• On Tuesday, due to information published in The Wanderer, we received our first bulk order (10 copies) for our annotated edition of The Emigrant's Guide by William Cobbett (1763-1835), revered by G. K. Chesterton and Hilaire Belloc as "the Apostle of Distributism." A refreshing pro-American look at economic conditions in the early 19th century and a sharp contrast to current "stimulus" proposals, individual copies of The Emigrant's Guide can be ordered from Amazon or Barnes and Noble. If your club, school, church group, or other organization wants copies in bulk (minimum of ten copies per order) at the wholesale price (or if you just want to have a lot of copies yourself), and you live in the 48 contiguous U.S. states, they can be ordered directly from CESJ. The price is $16.00 per book, plus $1.50 per copy shipping. If you're ordering 25 or more copies, send us an e-mail before ordering so we can tell you what the total will be for shipping. (Also send an e-mail to enquire about bulk orders to Alaska and Hawaii, and Canada and Mexico.) Send payment with the order to CESJ, P. O. Box 40711, Washington, DC 20016. Be sure to include your street address, because UPS will not deliver to a P. O. Box. The same terms apply to In Defense of Human Dignity: bulk orders of a minimum of ten copies can be ordered from CESJ, single copies from Amazon and Barnes and Noble.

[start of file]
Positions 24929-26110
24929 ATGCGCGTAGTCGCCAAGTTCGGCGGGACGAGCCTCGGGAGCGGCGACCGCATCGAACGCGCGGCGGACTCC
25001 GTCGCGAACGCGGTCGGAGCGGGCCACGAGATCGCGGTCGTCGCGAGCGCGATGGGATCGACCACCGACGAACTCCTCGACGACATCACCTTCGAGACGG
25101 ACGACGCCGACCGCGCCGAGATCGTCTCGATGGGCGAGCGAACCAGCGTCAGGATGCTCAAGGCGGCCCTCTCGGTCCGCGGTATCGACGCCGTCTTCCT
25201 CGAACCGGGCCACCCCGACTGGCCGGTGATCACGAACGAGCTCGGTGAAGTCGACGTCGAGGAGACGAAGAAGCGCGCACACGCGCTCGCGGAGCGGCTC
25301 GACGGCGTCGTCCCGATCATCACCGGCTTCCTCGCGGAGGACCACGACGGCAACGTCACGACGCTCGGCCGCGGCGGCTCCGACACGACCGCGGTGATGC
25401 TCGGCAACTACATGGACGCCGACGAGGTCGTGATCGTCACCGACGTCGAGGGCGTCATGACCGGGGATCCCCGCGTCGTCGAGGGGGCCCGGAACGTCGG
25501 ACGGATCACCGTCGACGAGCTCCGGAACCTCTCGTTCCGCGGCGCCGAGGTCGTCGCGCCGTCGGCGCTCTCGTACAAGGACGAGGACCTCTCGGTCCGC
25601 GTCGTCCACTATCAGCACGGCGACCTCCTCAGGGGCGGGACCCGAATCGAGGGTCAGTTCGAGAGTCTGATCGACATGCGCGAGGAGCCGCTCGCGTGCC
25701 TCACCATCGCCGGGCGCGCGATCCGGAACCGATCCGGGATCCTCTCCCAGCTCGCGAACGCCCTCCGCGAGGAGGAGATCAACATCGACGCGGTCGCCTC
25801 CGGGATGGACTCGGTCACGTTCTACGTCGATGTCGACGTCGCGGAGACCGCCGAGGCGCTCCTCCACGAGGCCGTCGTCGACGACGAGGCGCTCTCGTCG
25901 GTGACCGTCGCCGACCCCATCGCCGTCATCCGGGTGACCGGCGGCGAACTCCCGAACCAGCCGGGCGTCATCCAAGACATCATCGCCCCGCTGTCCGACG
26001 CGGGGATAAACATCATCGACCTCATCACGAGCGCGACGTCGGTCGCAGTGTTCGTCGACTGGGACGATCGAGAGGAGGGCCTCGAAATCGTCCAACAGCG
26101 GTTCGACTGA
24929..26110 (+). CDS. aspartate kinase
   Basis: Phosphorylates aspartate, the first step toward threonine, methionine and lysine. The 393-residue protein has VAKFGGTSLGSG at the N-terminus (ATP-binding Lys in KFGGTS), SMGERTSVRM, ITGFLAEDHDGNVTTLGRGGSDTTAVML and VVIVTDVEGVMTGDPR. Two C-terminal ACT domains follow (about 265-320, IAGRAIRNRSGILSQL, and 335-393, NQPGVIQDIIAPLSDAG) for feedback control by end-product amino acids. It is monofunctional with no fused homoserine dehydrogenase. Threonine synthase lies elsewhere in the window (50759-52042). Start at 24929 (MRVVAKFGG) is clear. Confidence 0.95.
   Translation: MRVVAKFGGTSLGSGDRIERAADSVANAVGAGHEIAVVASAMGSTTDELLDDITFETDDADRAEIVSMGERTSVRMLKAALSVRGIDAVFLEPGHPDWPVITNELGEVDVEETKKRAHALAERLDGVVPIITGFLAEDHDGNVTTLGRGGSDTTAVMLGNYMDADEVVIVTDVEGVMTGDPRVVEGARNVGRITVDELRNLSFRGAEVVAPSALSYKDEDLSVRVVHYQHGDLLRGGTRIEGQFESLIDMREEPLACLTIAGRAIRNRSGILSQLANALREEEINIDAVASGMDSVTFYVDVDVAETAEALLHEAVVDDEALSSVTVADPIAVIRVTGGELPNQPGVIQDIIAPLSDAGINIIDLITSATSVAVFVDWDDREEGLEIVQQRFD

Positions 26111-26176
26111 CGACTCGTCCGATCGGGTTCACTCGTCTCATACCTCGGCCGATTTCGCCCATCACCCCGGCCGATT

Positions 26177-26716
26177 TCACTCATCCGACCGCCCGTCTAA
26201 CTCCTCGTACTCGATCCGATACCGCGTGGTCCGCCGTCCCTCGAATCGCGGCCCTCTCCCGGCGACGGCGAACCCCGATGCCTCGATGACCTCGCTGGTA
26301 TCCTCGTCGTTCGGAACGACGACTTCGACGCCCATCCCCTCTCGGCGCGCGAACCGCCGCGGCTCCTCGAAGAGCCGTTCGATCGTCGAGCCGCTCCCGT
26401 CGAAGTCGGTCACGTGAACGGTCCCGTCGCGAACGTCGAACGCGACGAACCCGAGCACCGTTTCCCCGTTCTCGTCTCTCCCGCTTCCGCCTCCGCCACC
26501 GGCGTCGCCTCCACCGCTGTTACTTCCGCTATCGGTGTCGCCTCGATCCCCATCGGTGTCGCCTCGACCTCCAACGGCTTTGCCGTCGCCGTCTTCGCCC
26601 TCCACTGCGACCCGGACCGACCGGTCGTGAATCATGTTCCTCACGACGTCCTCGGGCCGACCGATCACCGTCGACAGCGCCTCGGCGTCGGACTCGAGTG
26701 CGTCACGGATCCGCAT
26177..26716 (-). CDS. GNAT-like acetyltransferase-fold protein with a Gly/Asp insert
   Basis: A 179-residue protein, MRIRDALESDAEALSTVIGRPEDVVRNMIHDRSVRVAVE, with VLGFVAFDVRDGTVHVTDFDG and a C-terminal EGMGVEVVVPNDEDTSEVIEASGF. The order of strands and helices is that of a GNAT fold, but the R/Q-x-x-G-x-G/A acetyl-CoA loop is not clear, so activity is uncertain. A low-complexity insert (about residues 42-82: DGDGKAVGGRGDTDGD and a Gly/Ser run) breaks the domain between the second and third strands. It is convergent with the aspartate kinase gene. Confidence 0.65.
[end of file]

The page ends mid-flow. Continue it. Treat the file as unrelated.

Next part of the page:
• Norman Kurland has been having an extremely interesting e-mail exchange with Dr. Max Weismann, head of the Center for the Study of the Great Ideas in Chicago. Co-founded by Dr. Weismann and the late Dr. Mortimer J. Adler, considered the premier American Aristotelian of the 20th century, the Center is concerned with the decay of moral philosophy in today's world, and thus has a certain congruency with CESJ's mission to advance the Just Third Way. The most recent exchanges have dealt with perceived differences in the approaches taken by Dr. Adler and Father William Ferree, S.M., Ph.D. (referred to at his death in 1985 as "America's greatest social philosopher") to the concept of "social justice." The discussion is a little esoteric for a blog, but we'll try to summarize it briefly . . . if possible. As a classic Aristotelian, Dr. Adler rejected the idea of a specific virtue called "social justice." Social justice, to him, was simply a redundant term for what Aristotle called "legal justice," legal justice describing the indirect effect that our personal acts of virtue have on the common good. Basing his analysis on the work of Pope Pius XI, Father Ferree disagreed. Social justice is a specific virtue, distinct from legal justice. Social justice acts directly, not indirectly, on the common good when individuals organize to restructure our institutions. To understand more of the discussion from CESJ's orientation, download the free copy of Father Ferree's Introduction to Social Justice, or you can wait for the new combined edition of Introduction to Social Justice and the transcript of Father Ferree's talks on social charity from 1966 that we expect to have ready in the next two to three months, or sooner, to be followed as soon as possible by The Act of Social Justice.